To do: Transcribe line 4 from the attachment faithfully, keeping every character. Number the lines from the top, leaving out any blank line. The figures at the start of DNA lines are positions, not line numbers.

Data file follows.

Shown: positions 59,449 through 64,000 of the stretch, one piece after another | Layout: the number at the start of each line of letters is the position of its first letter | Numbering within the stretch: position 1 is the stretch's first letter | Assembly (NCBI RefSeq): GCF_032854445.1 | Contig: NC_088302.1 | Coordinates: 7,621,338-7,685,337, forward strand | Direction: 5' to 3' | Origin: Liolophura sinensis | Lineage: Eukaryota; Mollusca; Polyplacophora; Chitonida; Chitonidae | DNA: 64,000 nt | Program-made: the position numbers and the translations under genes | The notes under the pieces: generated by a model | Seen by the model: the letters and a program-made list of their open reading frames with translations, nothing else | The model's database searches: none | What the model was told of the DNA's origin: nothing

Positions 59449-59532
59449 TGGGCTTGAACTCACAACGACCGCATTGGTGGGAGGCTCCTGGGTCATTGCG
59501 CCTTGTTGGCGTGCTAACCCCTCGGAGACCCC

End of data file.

59501 CCTTGTTGGCGTGCTAACCCCTCGGAGACCCC